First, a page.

Cornell West declared to a Charlotte audience Monday that the “age of Ronald Reagan is over,” and he admonished the crowd to be more concerned with social justice, not just personal comfort.
Speaking to an overflow audience at the Neighborhood Theatre in the NoDa section, the author and Princeton University professor described the Reagan era as an age of “greed run amok,” an “age of Southern strategy” where politicians used race to divide the people.
“It didn’t work with John McCain, did it?” he said to shouts and applause. “It didn’t work with sister Sarah Palin, did it?… It’s over!”
Dressed in his trademark black and unkempt afro, West at times lectured, shouted, danced and prophesied for more than an hour in the darkened den. And his audience was captivated, giving him a call-and-response more typical in the black church.
West was in Charlotte to kick off the “Change is Coming to Charlotte” speakers series, which benefits the annual Charlotte Literary Festival. The festival was started in 2006 by Darren Vincent, owner of RealEyes Bookstore.
West peppered his speech with frequent references to blues and jazz greats B.B. King, Thelonious Monk, John Coltrane and Billie Holiday. He talked of Emmett Till, Frederick Douglas and Abraham Lincoln. He even joked about the Iraqi journalist who last week hurled his shoes at President Bush.
“As a Christian, I don’t believe in revenge; I believe in justice,” he said. “But that brother was just expressing himself.”
West, who teaches African American studies at the Ivy League university and recently authored a book titled “Hope on a Tightrope,” declared that America has now entered the age of Barack Obama.
“The age of Barack Obama begins with a mess,” he said, “and that’s our challenge.”
He called the Wall Street meltdown a “financial Katrina,” brought on by incompetence, greed and a careless attitude toward the poor.
“Seven hundred billion dollars for investment bankers,” he said. “Where is the money for ordinary people” who are losing their homes to foreclosure?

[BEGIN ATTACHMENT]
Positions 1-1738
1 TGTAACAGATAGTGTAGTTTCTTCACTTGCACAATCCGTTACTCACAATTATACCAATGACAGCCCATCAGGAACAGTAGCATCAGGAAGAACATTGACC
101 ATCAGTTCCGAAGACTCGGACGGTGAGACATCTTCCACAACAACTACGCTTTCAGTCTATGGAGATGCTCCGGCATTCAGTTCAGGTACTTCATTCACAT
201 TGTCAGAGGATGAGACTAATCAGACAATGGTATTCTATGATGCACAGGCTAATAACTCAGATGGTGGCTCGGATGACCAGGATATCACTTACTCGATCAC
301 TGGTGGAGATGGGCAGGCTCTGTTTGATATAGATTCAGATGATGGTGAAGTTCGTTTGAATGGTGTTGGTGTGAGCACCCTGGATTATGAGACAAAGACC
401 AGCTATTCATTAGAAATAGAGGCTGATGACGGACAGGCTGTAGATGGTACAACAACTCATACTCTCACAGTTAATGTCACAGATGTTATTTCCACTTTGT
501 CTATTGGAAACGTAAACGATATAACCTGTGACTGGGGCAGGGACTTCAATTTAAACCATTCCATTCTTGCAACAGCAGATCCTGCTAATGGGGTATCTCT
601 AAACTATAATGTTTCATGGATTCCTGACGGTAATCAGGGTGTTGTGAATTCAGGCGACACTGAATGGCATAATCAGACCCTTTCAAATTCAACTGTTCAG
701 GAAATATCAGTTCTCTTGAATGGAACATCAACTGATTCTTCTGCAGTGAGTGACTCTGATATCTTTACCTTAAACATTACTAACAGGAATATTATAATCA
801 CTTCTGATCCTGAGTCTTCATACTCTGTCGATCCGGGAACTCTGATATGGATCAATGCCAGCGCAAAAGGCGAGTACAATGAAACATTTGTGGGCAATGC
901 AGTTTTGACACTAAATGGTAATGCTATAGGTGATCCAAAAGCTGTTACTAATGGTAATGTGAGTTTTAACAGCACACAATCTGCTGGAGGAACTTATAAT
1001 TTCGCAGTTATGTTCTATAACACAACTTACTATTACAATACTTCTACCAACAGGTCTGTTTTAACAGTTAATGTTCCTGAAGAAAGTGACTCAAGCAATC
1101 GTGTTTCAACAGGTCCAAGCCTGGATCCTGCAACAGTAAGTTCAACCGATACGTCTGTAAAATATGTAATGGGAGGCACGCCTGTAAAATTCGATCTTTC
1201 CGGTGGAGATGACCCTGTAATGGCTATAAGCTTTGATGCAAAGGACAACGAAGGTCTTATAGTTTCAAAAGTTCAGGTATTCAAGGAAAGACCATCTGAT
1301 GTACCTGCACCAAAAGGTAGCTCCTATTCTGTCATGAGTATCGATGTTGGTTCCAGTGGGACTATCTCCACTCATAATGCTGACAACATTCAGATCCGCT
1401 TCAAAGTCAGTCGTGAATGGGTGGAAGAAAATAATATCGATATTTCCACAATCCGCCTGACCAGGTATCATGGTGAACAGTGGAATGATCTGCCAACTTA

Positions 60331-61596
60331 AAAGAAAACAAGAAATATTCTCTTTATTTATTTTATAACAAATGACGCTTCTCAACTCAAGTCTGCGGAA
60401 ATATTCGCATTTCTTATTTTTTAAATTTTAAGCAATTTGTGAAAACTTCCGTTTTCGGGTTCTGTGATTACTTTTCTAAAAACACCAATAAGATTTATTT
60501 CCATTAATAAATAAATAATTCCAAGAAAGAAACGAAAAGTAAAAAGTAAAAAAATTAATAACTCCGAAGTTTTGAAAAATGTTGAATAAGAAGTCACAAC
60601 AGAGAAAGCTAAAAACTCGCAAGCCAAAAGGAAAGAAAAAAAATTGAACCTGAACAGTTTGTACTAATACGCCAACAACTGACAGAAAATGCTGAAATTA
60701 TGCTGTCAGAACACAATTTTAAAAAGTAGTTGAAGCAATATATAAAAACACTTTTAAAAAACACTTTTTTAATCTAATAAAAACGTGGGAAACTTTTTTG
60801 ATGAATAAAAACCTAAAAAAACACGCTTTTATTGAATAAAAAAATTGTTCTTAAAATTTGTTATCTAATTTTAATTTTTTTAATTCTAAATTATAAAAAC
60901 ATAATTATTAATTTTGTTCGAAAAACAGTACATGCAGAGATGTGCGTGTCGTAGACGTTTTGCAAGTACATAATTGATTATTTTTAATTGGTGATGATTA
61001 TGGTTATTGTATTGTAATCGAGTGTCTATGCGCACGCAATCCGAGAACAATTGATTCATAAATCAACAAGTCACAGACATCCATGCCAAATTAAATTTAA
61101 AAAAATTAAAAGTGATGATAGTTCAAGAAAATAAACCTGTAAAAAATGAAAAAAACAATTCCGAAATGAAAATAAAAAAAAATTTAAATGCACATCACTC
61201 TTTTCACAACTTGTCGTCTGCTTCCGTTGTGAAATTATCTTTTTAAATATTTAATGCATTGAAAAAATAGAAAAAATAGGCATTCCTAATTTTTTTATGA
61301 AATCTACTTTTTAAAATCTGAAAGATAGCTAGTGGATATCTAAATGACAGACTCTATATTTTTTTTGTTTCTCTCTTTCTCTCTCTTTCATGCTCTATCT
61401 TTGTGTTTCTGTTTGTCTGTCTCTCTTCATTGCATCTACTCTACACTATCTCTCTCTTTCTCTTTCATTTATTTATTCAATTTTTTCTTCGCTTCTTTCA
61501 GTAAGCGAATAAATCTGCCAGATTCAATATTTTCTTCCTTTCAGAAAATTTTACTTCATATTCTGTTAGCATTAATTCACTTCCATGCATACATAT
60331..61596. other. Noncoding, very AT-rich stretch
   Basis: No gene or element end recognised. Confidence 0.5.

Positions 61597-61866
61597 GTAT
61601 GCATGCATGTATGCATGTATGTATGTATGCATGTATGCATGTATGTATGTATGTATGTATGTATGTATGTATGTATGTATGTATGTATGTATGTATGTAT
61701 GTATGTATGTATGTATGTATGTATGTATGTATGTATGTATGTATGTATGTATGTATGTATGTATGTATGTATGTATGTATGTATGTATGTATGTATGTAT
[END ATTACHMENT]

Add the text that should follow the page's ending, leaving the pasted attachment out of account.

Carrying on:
“Brother Barack has a serious set of challenges ahead,” he said. “Right when things are about to collapse, hand it over to the black folks.”
Perhaps acknowledging that his audience was decidedly young and decidedly professional, West said those who preach his message are often looked down on, dismissed as relics of the 1960s. But he reminded the crowd that the ‘60s were about a struggle for social justice.
“What we need today is an awakening, a deep awakening,” he said. “America needs people willing to be honest about the last 30 or 40 years.”
Every generation has its “giants” who risk success to pursue social justice, he said. So long as poor people are neglected, he said, success is nothing more than “being well-adjusted to injustice.”
“America would not have a democracy today without people raising the question, ‘What does it mean to be human?” he said. “…Some folks are so obsessed with their day jobs that they lose focus of what their life’s task is about.”
West, a long-time Obama supporter, cautioned the crowd against complacency. And he lightly criticized the president-elect for stocking his cabinet with former Clinton aides rather than forging his own way. But he also warned the audience against unrealistic expectations.
“He is no stronger than we are, because his is a cracked vessel,” West said. “We must remain vigilant in the age of Obama. If the age of Obama is not about empowering ordinary people, then he, himself, must be interrogated.”
West said America faces enormous social and economic challenges.
“We could be witnessing the end of the American empire,” he said. “Empires come and go… We are in a moment, and the direction it goes has everything to do with the question, ‘What does it mean to be human.’”